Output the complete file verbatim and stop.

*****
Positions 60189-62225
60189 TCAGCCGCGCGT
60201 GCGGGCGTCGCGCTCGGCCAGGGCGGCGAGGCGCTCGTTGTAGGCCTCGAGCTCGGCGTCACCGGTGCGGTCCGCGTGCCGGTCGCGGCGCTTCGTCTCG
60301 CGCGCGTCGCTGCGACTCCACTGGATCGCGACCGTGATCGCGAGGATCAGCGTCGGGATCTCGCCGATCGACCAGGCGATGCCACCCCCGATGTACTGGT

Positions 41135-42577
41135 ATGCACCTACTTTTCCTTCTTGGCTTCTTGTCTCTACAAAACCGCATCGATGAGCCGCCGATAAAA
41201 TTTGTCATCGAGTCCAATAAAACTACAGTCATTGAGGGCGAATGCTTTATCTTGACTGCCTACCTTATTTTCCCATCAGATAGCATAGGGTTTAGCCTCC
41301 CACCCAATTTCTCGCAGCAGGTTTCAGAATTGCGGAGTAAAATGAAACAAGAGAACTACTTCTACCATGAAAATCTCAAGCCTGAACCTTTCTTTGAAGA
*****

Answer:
Positions 60189-62225
60189 TCAGCCGCGCGT
60201 GCGGGCGTCGCGCTCGGCCAGGGCGGCGAGGCGCTCGTTGTAGGCCTCGAGCTCGGCGTCACCGGTGCGGTCCGCGTGCCGGTCGCGGCGCTTCGTCTCG
60301 CGCGCGTCGCTGCGACTCCACTGGATCGCGACCGTGATCGCGAGGATCAGCGTCGGGATCTCGCCGATCGACCAGGCGATGCCACCCCCGATGTACTGGT

Positions 41135-42577
41135 ATGCACCTACTTTTCCTTCTTGGCTTCTTGTCTCTACAAAACCGCATCGATGAGCCGCCGATAAAA
41201 TTTGTCATCGAGTCCAATAAAACTACAGTCATTGAGGGCGAATGCTTTATCTTGACTGCCTACCTTATTTTCCCATCAGATAGCATAGGGTTTAGCCTCC
41301 CACCCAATTTCTCGCAGCAGGTTTCAGAATTGCGGAGTAAAATGAAACAAGAGAACTACTTCTACCATGAAAATCTCAAGCCTGAACCTTTCTTTGAAGA